In the Ontario case of Kaur v Virk, the defendant, a former business acquaintance of the plaintiff’s husband, had posted to her WhatsApp account a video she had made, which displayed a series of photographs of the plaintiff along with a voiceover suggesting that the plaintiff was promiscuous and accusing the plaintiff of damaging her car. In finding the defendant liable for publicly placing the plaintiff in a false light, the court found that the defendant acted in reckless disregard as to the falsity of the statements she made in the video and that a reasonable person would find the statements highly offensive. However, since the defendant’s conduct was not as reprehensible as that of the ex-husband’s in Yenovkian, the Court awarded the plaintiff general damages in the amount of $5,000.
In Gillespie v Fraser, another Ontario decision, the defendant, who was sentenced to life in prison for murdering the plaintiff’s mother, created a website containing false and malicious statements that the plaintiff was responsible for her mother’s death. This website was then circulated to the plaintiff’s family members and close friends with the assistance of the defendant’s friend. The Superior Court of Justice found the friend who helped disseminate the website liable for publicly placing the plaintiff in a false light. The issue of the quantum of damages was reserved pending further submissions from the plaintiff’s counsel.
While Canadian case law related to the tort of false light continues to evolve, the application of such tort in the context of a deepfake claim has yet to be seen in Canada. Similarly, while there has been case law on the tort of false light in the United States, none relate to the misuse or abuse of deepfake technology. Nevertheless, with the expanding use of deepfakes in many aspects of daily life, the likelihood of deepfake technology crossing paths with tort law appears inevitable.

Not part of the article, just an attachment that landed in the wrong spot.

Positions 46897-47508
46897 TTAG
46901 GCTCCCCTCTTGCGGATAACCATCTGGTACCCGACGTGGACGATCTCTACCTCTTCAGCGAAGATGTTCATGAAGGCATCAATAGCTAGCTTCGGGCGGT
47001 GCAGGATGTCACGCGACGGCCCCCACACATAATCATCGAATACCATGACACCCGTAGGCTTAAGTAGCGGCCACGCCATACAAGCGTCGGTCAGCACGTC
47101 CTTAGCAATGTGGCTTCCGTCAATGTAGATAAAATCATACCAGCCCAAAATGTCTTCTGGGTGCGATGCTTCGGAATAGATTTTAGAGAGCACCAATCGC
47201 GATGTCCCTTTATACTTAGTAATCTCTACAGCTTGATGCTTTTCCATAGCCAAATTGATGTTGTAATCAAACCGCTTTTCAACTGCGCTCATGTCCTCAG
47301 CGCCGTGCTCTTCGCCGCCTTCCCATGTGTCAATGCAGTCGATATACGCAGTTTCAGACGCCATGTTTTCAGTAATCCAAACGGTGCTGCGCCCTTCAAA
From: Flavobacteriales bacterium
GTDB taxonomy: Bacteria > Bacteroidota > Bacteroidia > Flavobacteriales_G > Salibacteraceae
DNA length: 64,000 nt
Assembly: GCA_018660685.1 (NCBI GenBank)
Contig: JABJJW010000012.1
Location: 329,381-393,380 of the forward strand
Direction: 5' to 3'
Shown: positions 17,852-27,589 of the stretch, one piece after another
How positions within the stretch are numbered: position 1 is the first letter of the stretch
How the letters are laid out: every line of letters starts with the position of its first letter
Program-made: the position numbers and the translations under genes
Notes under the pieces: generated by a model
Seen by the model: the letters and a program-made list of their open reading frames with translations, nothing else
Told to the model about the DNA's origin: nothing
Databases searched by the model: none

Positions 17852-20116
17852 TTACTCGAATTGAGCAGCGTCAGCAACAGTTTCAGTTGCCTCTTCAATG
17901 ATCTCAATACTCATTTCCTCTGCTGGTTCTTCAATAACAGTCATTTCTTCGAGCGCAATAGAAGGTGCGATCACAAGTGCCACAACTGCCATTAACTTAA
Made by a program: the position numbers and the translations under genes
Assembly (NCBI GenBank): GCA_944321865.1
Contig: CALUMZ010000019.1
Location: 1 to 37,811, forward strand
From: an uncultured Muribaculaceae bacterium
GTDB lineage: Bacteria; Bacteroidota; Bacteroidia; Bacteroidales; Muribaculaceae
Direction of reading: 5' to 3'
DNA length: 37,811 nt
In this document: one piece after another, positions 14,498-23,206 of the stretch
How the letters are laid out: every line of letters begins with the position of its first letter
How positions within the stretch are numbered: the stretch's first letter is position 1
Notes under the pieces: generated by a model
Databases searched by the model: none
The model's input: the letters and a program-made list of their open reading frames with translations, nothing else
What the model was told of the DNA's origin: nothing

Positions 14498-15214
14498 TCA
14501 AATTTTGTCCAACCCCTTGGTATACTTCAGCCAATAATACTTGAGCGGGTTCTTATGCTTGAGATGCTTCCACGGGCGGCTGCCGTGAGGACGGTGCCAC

Hany Farid, “Creating, Using, Misusing, and Detecting Deep Fakes” (2022) 1:4 Journal of Online Trust & Safety.
 Ian Sample, What are deepfakes – and how can you spot them? (January 13, 2020), online: The Guardian.
 Markus Appel and Fabian Prietzel, “The detection of political deepfakes” (2022) 27:4 Journal of Computer-Mediated Communication.
 Jane Wakefield, Deepfake presidents used in Russia-Ukraine war (March 18, 2022), online: BBC Technology .
 Thania Garcia, David Guetta Replicated Eminem’s Voice in a Song Using Artificial Intelligence (February 8, 2023), online: Variety.
 Ray Fernandez, Companies Are Using Deep Fake Profiles On LinkedIn, How To Spot Them (March 29, 2022), online: Screen Rant.
 R v Larouche, 2022 QCCQ 6917.
 Ibid at para 3.
 Yenovkian v Gulian, 2019 ONSC 7279.
 Ibid at para 23.
 Ibid at para 170.
 Ibid at para 171.
 Ibid at para 193.
 Durkin v Marlan, 2022 BCSC 193.
 Ibid at para 23.
 Ibid at para 22.
 Parasiuk v Canadian Newspapers Co., 1988 CarswellMan 108,  2 W.W.R. 737 at para 3.
 The Privacy Act, C.C.S.M. c. P125 at section 3(c).
 Fraser Duncan, “Illuminating False Light: Assessing the Case for the False Light Tort in Canada” (2020) 43:2 Dalhousie LJ 605 at page 623.
 Welling v Weinfeld, 866 NE (2d) 1051 at 1057 (Ohio Sup Ct 2007) at para 60.
 Denver Pub Co v Bueno, 54 P (3d) 893 (Colo Sup Ct 2002).
 Jews For Jesus, Inc v Rapp, 997 So (2d) 1098 at 1109 (Fla Sup Ct 2008).
 Ibid at para 29.
 Ibid at para 56.
 Gillespie v Fraser, 2023 ONSC 537.
 Ibid at para 58.
A Cautionary Note
The foregoing provides only an overview and does not constitute legal advice. Readers are cautioned against making any decisions based on this material alone. Rather, specific legal advice should be obtained.
© McMillan LLP 2023